Firmware change history

v0.11 – Added ATRO/ATPL/ATPK/ATCC commands
v0.10 – Baud rate command changed to provide even more flexibility in baud rates.
v0.09 – First commercial release.

Category : Uncategorized

14 Responses to “XRF”

Samanpriya February 22, 2011


Please give m details on,

01. What is the maximum RF out put power of the device @900 Mhz?
02. Does it supporting RS232 5V directly (as I see in the manual there are two pins with named,02 – Data Out and 03 – Data IN will support directly COM port in PCs ) or do I need any other adapters?
03. How we change RF output in the device?


admin February 22, 2011


Good questions,

1. +10dB (see TI manual for all the tech specs as it’s variable)

2. Running either the device or the serial lines at 5v will cause damage. The module runs nominally at 3.3 volts although 2.8 – 3.6v is fine also (see TI manual for all the tech specs) . Like most microcontoller equipment, serial is TTL 0 to operating voltage, idle high. Standard PC RS232 is -12v to +12v idle low. Ether use our USB interface or you can utilise chips such as the MAX232 as we do on the XINO pro boards. This then does level conversion and inverts the signals.

3. Via AT commands (listed in the table above)



Samanpriya February 28, 2011

Thanks, for Answers,
In the PC com ports I just thought about Laptops running on 5V(with USB dongles)and I assumed module has level convertor itself .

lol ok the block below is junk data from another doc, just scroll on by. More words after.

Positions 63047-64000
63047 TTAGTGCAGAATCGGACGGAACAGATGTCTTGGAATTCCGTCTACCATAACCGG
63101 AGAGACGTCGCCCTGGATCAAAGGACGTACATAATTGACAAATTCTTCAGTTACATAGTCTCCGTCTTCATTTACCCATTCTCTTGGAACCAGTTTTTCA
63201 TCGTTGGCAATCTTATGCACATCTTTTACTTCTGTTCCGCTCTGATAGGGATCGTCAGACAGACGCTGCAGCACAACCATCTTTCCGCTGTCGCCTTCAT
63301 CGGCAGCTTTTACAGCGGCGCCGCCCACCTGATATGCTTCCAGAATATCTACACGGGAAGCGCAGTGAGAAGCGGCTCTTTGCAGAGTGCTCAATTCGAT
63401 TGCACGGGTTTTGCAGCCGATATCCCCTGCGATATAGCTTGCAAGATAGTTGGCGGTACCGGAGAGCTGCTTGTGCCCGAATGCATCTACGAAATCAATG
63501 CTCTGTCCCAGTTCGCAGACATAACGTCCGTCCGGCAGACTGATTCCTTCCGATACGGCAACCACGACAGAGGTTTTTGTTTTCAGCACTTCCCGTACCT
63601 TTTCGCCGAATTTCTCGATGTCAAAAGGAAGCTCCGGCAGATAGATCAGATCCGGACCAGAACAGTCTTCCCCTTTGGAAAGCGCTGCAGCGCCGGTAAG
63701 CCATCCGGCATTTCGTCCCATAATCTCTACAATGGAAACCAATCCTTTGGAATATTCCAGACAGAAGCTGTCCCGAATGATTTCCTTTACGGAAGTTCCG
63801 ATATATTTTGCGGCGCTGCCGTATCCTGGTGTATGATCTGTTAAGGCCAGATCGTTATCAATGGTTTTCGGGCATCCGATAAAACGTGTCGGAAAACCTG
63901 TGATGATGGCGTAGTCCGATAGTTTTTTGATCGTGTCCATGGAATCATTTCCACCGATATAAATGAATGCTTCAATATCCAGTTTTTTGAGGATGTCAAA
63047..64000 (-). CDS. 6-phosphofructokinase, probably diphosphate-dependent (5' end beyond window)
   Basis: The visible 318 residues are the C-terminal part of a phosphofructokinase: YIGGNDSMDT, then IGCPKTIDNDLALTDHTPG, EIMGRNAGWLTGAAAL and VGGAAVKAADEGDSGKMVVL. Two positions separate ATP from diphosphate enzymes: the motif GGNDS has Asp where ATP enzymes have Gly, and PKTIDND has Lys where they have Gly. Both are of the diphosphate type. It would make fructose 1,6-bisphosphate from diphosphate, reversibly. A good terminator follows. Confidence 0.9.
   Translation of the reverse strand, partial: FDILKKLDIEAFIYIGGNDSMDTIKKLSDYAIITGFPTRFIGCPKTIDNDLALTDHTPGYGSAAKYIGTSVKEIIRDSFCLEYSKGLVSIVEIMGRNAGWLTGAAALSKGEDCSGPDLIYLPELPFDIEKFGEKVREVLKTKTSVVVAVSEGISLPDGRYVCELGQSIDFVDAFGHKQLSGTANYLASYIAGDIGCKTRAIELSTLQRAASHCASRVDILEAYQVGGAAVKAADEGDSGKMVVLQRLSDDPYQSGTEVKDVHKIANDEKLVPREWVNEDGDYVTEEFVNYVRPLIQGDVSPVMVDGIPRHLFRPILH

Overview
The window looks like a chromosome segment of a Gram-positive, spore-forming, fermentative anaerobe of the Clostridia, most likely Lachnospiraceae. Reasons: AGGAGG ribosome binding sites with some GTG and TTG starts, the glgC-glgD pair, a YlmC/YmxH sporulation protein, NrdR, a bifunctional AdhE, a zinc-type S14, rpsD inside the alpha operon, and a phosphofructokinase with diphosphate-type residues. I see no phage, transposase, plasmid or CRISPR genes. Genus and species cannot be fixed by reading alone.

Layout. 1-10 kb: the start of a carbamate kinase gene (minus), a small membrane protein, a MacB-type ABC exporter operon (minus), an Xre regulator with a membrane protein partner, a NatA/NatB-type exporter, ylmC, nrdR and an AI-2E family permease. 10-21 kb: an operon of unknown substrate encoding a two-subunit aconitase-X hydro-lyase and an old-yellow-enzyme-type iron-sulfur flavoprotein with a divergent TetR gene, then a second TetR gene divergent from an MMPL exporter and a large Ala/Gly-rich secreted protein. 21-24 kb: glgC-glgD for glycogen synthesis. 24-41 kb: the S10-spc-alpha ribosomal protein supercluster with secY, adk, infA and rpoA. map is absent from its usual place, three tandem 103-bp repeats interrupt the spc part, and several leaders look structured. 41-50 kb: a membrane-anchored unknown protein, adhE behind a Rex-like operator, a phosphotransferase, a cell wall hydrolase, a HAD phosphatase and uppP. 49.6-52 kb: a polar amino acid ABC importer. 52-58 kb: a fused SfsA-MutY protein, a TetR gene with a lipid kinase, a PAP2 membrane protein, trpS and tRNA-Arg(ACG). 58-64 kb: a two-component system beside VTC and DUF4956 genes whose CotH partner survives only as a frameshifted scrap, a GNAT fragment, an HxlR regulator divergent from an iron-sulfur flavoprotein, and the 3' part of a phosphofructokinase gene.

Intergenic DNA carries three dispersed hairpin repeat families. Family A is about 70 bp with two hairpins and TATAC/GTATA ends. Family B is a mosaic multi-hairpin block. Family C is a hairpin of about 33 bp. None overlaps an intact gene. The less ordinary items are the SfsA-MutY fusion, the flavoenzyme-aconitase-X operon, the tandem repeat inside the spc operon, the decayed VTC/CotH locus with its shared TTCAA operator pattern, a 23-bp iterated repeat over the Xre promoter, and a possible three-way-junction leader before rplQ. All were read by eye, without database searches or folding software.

Any way I got the full answers. One more question about 128-bit AES security coprocessor
Can we apply 128 AES on wireless end? Otherwise what would be way to add security on Wireless end?

Thanks agene

admin March 1, 2011


Encryption is to be enabled in later revisions of the firmware.



Samanpriya March 2, 2011

OK, Thanks Reply
However today I made payment for two modules and I am expecting you will be releasing that AES enabled revisions of the firmware ASAP.
Please update me .

Proggy March 2, 2011

Is it possible to programm my own firmware on it?
Are there any connections for the CC-Debugger from TI?

admin March 2, 2011

Yes you can use your own firmware.

We are releasing an Arduino shaped based board for it tommorow that has a 2×5 way CC debugger connection and breaks out the various pins to there rough equivalents so you can use arduino shields with an xrf. It is £3.99 retail.

admin March 2, 2011

The AES we expect to be 3-4 weeks, an interim release will add a CTS control.